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Management of Chronic Low Back Pain with Epidural Steroid Injections

The authors of the study reviewed available studies to determine the efficacy of spinal injections in the management of chronic low back pain (CLBP). Spinal injections are also used in the diagnosis of CLBP. While conventional medicine suggests that 75-90 percent of low back pain is non-specific, studies using flouroscopic guided diagnostic procedures may better identify various sources of low back pain. The results of the studies suggest that 67-75 percent of low back pain cases can be accurately diagnosed. In fact, among the studies, 30-50 percent of low back pain was determined to be caused by internal disc disruption, 13-19 percent the result of sacroiliac joint dysfunction, and 15-17 percent due to facet joint pain.

The three spinal injections evaluated for efficacy in the management of CLBP were caudal epidural steroid injection (CESI); interlaminar epidural steroid injection (ILESI); and transforaminal epidural steroid injection (TFESI). The medications typically administered are a corticosteroid and local anesthetic which provide potent anti-inflammatory properties as well as neural stabilizing effects.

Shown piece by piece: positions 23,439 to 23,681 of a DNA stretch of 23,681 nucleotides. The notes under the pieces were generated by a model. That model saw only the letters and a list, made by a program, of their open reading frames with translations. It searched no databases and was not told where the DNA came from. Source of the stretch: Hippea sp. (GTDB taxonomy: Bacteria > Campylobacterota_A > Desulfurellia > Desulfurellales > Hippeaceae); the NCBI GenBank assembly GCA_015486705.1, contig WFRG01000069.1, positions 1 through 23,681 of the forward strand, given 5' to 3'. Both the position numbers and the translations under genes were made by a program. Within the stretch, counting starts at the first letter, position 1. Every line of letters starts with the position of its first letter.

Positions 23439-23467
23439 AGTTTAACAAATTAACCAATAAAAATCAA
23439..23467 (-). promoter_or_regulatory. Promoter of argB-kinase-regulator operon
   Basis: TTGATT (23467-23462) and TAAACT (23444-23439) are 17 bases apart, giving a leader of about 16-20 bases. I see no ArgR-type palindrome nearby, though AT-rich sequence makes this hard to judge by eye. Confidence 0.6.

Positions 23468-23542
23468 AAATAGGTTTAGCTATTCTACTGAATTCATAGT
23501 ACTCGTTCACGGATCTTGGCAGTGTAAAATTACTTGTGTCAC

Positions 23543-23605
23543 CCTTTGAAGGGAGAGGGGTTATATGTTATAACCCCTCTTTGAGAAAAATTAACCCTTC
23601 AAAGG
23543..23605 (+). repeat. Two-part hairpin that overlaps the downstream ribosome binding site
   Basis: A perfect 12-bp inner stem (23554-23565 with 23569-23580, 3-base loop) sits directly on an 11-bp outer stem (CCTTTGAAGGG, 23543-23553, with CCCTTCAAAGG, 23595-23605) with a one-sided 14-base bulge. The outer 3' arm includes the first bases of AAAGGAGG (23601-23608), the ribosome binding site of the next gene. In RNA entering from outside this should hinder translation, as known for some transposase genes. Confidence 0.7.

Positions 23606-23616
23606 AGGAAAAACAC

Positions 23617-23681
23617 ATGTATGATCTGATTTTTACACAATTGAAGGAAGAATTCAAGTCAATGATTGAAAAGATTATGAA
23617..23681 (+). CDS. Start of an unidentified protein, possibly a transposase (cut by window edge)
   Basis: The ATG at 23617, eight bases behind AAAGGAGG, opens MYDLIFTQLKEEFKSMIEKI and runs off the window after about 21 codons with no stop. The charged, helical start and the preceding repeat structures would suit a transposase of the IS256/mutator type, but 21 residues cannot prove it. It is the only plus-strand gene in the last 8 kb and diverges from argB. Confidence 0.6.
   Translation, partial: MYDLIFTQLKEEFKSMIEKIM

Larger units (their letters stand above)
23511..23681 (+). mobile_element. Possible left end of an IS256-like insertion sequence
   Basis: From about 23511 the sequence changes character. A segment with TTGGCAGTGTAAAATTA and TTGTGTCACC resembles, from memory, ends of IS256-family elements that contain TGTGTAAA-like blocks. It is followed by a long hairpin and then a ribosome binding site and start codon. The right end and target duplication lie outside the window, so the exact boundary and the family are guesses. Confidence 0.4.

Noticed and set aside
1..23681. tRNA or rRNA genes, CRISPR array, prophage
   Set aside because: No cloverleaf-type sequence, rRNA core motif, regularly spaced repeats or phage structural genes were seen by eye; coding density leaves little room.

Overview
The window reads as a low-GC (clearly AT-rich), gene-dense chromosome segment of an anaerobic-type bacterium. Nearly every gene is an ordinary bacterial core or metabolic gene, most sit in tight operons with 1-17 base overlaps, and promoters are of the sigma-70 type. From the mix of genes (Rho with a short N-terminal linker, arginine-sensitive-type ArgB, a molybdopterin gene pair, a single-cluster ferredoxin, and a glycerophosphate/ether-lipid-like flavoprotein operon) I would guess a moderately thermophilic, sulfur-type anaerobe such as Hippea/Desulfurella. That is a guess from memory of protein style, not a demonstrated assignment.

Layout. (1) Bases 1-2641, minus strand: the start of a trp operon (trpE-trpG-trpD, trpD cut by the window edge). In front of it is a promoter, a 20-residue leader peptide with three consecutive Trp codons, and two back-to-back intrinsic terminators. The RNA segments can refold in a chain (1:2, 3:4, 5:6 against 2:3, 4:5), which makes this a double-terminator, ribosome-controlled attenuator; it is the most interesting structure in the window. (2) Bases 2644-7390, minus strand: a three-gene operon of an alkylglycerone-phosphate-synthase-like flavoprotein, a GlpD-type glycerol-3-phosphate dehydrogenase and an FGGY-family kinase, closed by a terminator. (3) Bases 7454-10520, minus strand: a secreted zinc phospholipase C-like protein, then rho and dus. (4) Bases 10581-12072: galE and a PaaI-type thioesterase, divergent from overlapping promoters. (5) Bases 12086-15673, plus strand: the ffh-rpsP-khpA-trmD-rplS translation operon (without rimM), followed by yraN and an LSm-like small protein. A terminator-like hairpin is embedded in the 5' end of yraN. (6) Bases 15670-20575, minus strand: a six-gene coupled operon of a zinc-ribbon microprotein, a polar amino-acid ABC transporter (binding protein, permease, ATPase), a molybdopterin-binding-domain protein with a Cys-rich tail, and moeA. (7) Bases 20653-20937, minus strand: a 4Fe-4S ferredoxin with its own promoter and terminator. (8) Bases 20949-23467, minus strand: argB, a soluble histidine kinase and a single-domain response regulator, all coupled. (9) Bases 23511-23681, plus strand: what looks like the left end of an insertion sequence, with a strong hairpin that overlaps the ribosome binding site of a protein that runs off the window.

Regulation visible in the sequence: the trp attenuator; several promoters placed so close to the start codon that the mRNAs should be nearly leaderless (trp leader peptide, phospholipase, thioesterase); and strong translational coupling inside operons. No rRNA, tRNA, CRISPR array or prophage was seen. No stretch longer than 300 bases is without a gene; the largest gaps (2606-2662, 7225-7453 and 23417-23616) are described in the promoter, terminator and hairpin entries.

When evaluating available studies, the authors felt that critical features to be assessed were the route of injection, number of injections, clinical presentation, diagnostic evaluation, length of follow-up, and outcome measures.

The authors of the study concluded that there is evidence to suggest that non-target specific ESIs are effective for short-term improvement in nonspecific CLBP. There is not enough data to suggest that there are Long-term benefits of spinal injections in the management of CLBP. The authors note that there is a lack of randomized controlled studies with the above criteria to evaluate efficacy of specific spinal injections in the management of CLBP. The authors do suggest however, that TFESIs are likely most appropriate in targeting discogenic pain when confirmed that the disc is the source of the CLBP.

M.J. DePalma, C.W. Slipman. Evidence informed management of chronic low back pain with epidural steroid injections. The Spine Journal. January/February 2008. Volume 8. Issue 1. Pp. 45-55.


*Disclaimer:* The information contained herein is compiled from a variety of sources. It may not be complete or timely. It does not cover all diseases, physical conditions, ailments or treatments. The information should NOT be used in place of visit with your healthcare provider, nor should you disregard the advice of your health care provider because of any information you read in this topic.
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